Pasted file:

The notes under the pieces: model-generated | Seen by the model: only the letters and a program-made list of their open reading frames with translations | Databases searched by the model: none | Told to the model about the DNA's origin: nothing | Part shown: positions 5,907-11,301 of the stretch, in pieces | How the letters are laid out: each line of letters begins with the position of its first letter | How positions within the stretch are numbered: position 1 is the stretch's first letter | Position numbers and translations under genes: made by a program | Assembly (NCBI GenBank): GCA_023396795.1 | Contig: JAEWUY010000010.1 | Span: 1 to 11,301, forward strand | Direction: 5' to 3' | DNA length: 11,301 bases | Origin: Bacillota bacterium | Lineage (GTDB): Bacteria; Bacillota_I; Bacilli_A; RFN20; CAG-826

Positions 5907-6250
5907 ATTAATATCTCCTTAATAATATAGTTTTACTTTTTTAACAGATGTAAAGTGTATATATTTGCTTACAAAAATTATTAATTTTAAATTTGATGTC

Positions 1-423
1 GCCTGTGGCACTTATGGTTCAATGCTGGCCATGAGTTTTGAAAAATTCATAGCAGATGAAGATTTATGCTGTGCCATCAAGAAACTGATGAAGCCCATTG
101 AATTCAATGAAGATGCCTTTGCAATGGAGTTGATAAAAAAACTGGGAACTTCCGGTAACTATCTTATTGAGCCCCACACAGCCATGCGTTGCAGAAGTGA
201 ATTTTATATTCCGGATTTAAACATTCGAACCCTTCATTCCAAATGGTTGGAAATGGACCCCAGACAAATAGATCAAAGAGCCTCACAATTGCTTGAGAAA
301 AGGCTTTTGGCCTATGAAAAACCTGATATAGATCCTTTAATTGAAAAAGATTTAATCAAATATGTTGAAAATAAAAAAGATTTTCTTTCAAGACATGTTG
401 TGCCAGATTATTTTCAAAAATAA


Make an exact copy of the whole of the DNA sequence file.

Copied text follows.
The notes under the pieces: model-generated | Seen by the model: only the letters and a program-made list of their open reading frames with translations | Databases searched by the model: none | Told to the model about the DNA's origin: nothing | Part shown: positions 5,907-11,301 of the stretch, in pieces | How the letters are laid out: each line of letters begins with the position of its first letter | How positions within the stretch are numbered: position 1 is the stretch's first letter | Position numbers and translations under genes: made by a program | Assembly (NCBI GenBank): GCA_023396795.1 | Contig: JAEWUY010000010.1 | Span: 1 to 11,301, forward strand | Direction: 5' to 3' | DNA length: 11,301 bases | Origin: Bacillota bacterium | Lineage (GTDB): Bacteria; Bacillota_I; Bacilli_A; RFN20; CAG-826

Positions 5907-6250
5907 ATTAATATCTCCTTAATAATATAGTTTTACTTTTTTAACAGATGTAAAGTGTATATATTTGCTTACAAAAATTATTAATTTTAAATTTGATGTC

Positions 1-423
1 GCCTGTGGCACTTATGGTTCAATGCTGGCCATGAGTTTTGAAAAATTCATAGCAGATGAAGATTTATGCTGTGCCATCAAGAAACTGATGAAGCCCATTG
101 AATTCAATGAAGATGCCTTTGCAATGGAGTTGATAAAAAAACTGGGAACTTCCGGTAACTATCTTATTGAGCCCCACACAGCCATGCGTTGCAGAAGTGA
201 ATTTTATATTCCGGATTTAAACATTCGAACCCTTCATTCCAAATGGTTGGAAATGGACCCCAGACAAATAGATCAAAGAGCCTCACAATTGCTTGAGAAA
301 AGGCTTTTGGCCTATGAAAAACCTGATATAGATCCTTTAATTGAAAAAGATTTAATCAAATATGTTGAAAATAAAAAAGATTTTCTTTCAAGACATGTTG
401 TGCCAGATTATTTTCAAAAATAA